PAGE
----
In an interesting turn of events, the Association of
Radio Operators of India (AROI) has asked the
government to allow FM radio players with multiple
stations to have a common frequency in all cities that
they operate in, should they so wish.
In a letter written to the Wireless Advisor of the
Wireless Planning and Coordination Wing (WPC) dated
April 10, 2006, a copy of which is with
exchange4media, AROI has stated: “On the request of
AROI, BECIL has developed a new plan of frequency
allocation for 2nd phase and forwarded that to your
good office. AROI request your good office to kindly
approve the new frequency plan so that if, an LOI
holder would like to retain same frequency to its all
stations, they may be able to do so.”
When contacted, Rajiv Mishra, Convener, AROI,
confirmed the same. He said, “The thought process
behind the appeal is that operators should be given
the choice to have a single frequency if they so wish.
This will tremendously help in marketing and branding
of all its stations. It can allow them to have a
common promo across its stations.”
K P Verma, chairman, BECIL, when queried, refused to
comment whether BECIL had approved of the proposition.
He, however, said, speaking hypothetically, that it
should not be a problem to reallocate frequencies to
comply with the demand. On the role of BECIL in this
regard, Verma added, “The reallocation, if it happens,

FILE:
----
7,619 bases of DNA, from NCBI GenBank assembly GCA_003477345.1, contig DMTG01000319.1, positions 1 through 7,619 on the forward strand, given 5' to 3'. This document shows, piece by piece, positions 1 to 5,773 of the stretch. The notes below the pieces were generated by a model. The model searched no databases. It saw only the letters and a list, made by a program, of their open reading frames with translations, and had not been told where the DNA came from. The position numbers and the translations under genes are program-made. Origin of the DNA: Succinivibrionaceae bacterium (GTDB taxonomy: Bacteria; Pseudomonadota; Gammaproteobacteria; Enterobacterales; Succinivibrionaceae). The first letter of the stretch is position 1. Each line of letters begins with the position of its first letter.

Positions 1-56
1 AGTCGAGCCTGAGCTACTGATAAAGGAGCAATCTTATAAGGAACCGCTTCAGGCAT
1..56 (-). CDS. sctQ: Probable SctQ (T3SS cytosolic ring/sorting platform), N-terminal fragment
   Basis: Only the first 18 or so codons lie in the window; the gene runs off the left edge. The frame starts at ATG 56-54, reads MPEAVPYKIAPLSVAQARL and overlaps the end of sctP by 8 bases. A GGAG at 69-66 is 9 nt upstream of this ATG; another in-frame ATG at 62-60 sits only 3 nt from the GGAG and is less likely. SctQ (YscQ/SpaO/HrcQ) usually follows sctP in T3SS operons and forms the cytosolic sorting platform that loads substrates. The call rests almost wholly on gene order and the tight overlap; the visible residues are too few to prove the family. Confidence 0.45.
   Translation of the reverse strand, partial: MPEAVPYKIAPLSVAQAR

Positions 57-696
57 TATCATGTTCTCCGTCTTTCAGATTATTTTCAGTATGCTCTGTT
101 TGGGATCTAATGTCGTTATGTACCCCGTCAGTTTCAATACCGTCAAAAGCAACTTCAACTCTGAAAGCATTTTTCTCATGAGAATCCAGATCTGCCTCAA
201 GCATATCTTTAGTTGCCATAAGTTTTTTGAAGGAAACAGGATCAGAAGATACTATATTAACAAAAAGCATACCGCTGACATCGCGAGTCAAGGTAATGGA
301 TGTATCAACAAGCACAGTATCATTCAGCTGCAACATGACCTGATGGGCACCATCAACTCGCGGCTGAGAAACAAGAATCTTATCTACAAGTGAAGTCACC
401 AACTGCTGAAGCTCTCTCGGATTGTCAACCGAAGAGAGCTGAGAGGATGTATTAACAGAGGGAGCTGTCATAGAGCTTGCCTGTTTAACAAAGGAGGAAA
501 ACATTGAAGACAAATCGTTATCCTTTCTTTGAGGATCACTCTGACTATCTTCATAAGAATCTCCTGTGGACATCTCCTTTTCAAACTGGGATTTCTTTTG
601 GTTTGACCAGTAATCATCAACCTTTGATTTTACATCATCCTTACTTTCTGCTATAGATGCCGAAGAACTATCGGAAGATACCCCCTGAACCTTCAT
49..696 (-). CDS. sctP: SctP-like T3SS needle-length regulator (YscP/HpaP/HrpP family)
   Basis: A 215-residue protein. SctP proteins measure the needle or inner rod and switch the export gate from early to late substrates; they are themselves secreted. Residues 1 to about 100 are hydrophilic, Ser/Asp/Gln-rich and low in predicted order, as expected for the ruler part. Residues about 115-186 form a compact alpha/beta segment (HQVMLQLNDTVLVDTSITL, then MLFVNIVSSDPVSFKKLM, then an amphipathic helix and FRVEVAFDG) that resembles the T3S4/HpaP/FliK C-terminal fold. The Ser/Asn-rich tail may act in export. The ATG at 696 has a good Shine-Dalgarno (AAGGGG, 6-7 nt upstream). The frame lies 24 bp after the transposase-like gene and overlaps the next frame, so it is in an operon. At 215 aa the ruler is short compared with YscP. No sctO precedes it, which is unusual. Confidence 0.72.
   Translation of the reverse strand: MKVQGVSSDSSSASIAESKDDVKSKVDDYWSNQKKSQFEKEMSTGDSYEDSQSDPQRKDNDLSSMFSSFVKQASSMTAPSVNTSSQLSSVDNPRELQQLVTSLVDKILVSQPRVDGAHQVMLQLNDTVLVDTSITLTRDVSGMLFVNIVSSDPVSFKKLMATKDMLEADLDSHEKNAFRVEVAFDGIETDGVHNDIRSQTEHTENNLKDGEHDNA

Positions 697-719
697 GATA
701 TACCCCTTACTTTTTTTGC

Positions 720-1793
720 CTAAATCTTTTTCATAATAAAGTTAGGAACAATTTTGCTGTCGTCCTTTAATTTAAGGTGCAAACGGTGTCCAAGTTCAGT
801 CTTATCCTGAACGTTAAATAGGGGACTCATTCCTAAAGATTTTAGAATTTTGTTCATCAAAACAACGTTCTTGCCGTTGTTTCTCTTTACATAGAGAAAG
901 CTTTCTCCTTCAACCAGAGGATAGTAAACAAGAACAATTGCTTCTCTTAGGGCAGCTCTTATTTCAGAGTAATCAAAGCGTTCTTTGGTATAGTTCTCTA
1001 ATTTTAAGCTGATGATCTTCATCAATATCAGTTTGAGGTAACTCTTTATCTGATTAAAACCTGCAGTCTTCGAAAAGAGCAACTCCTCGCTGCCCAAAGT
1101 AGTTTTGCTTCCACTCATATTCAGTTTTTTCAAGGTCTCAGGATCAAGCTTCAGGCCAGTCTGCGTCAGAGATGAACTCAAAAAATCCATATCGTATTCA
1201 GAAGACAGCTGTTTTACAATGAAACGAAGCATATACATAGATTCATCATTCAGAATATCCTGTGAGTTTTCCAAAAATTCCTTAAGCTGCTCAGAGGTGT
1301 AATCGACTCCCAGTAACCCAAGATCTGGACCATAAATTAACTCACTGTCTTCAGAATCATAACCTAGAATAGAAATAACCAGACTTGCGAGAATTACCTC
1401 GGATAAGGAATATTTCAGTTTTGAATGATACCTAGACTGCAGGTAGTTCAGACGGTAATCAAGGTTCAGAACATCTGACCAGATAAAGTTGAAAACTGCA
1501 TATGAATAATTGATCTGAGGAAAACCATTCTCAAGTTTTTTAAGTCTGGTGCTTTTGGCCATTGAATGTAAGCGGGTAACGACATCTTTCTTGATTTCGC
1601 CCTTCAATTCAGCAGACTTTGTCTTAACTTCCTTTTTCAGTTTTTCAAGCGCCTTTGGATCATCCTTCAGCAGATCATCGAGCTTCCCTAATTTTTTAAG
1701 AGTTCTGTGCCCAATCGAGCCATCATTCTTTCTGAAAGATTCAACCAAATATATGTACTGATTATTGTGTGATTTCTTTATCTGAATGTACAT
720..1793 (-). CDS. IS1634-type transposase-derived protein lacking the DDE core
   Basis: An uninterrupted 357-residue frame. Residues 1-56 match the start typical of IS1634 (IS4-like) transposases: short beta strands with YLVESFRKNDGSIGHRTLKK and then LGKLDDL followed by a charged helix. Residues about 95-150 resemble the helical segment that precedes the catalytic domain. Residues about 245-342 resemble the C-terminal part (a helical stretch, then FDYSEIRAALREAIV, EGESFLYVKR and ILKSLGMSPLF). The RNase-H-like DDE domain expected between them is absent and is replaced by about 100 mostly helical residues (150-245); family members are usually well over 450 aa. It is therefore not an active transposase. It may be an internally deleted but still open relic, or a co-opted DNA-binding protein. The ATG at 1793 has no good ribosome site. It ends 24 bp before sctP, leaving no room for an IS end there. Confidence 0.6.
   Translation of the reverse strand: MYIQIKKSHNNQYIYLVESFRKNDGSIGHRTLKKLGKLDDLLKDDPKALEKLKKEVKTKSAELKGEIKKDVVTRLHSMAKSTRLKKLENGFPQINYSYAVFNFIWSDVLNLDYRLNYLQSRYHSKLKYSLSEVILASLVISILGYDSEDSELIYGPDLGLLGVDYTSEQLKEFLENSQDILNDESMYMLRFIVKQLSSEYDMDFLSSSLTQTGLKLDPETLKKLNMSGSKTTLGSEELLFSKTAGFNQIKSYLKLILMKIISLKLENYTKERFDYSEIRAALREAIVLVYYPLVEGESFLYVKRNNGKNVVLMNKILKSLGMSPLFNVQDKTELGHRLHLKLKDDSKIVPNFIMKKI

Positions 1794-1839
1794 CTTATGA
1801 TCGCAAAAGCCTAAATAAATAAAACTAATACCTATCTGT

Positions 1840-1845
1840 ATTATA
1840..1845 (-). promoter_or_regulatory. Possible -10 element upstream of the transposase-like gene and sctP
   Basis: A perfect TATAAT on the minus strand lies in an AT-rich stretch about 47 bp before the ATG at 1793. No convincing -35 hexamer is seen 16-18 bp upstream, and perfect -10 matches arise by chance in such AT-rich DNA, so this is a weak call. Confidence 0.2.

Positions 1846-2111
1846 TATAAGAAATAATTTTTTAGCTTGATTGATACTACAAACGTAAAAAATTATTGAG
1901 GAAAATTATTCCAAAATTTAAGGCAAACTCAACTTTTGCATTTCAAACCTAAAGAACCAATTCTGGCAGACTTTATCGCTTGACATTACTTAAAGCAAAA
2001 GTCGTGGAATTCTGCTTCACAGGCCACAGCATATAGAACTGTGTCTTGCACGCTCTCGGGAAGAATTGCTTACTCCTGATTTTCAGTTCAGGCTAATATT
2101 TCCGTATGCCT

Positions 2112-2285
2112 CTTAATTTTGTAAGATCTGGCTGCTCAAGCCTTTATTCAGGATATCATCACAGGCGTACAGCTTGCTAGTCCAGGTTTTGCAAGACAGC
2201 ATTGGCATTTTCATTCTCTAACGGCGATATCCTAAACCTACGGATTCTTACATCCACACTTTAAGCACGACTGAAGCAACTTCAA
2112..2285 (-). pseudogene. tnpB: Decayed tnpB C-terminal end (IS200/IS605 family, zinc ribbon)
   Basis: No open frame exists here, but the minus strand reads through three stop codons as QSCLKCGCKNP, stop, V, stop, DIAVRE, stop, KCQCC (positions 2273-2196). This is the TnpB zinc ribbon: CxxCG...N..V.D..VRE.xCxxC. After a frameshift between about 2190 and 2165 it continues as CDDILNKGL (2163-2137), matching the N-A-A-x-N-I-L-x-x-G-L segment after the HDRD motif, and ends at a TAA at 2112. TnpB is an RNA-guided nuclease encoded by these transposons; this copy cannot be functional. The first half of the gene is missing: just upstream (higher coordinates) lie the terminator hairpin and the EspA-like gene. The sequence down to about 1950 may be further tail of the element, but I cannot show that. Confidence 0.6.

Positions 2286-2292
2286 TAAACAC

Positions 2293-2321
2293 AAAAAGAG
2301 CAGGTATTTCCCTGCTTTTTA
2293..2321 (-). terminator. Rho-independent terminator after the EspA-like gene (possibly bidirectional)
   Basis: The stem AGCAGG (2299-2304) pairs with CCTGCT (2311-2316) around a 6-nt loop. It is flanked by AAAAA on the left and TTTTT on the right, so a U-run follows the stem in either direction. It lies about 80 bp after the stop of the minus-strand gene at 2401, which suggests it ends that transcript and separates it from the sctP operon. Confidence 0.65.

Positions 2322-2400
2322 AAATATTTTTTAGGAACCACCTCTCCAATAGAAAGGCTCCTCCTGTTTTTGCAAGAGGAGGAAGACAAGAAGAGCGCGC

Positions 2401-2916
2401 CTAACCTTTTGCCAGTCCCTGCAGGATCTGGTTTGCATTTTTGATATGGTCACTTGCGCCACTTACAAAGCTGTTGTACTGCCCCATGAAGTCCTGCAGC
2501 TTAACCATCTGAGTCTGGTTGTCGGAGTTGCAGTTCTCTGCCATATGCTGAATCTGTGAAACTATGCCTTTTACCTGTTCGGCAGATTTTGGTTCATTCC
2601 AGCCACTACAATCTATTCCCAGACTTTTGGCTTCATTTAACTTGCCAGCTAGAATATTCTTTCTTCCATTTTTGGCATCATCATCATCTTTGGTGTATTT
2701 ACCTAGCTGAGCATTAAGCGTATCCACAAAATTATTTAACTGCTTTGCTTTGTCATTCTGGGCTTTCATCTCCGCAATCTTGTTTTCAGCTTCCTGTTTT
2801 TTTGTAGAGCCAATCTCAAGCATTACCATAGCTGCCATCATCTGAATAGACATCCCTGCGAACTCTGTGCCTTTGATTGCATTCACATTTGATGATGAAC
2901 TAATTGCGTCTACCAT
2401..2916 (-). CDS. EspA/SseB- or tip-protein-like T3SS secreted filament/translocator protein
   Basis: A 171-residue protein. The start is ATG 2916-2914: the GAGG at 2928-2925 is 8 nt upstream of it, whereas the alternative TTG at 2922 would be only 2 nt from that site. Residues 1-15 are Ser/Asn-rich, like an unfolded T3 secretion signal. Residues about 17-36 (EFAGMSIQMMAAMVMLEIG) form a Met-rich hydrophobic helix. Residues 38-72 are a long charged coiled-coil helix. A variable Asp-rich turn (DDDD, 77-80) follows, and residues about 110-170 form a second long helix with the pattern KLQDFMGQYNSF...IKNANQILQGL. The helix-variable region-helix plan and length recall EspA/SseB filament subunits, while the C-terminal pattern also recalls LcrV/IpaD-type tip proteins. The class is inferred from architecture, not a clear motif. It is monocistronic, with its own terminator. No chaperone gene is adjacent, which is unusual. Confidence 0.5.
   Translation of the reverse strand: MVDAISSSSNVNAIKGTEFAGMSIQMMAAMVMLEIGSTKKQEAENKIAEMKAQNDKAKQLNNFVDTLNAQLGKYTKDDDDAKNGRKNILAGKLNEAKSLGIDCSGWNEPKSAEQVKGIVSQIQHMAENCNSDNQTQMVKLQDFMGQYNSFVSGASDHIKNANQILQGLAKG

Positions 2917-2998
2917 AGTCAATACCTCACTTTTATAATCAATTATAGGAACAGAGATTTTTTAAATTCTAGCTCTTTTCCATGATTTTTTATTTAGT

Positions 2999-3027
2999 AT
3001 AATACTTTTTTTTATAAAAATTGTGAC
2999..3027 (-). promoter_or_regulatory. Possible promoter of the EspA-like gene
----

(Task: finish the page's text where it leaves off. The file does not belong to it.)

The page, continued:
will have to be done by WPC. If it asks us any
critical question in this regard, we will answer
If the proposal gets the government’s approval, then a
player like Radio Mirchi which has different
frequencies in six cities out of ten, will have the
choice of making 98.3 FM its national identity.
Responding to a query from exchange4media, A P Parigi,
CEO, Radio Mirchi, said, “Though it’s an ideal and
preferred situation, we have not given any thought to
it as yet.”
However, experts feel that it would be a tough job for
the government to reallocate frequencies in various
cities, as it is fraught with technical limitations.
“There has to be a separation corridor between two
cities to allow the same frequency to be used in two
different places. In case of the four metros, this gap
is huge, but it may not be the same at other places.
But still if the government will be sincere in its
approach, this may not be an impossible task to
achieve,” observed an industry expert.
Several players, set to operate in more than one city,
must be hoping for the ‘One India, One frequency’
situation to become a reality.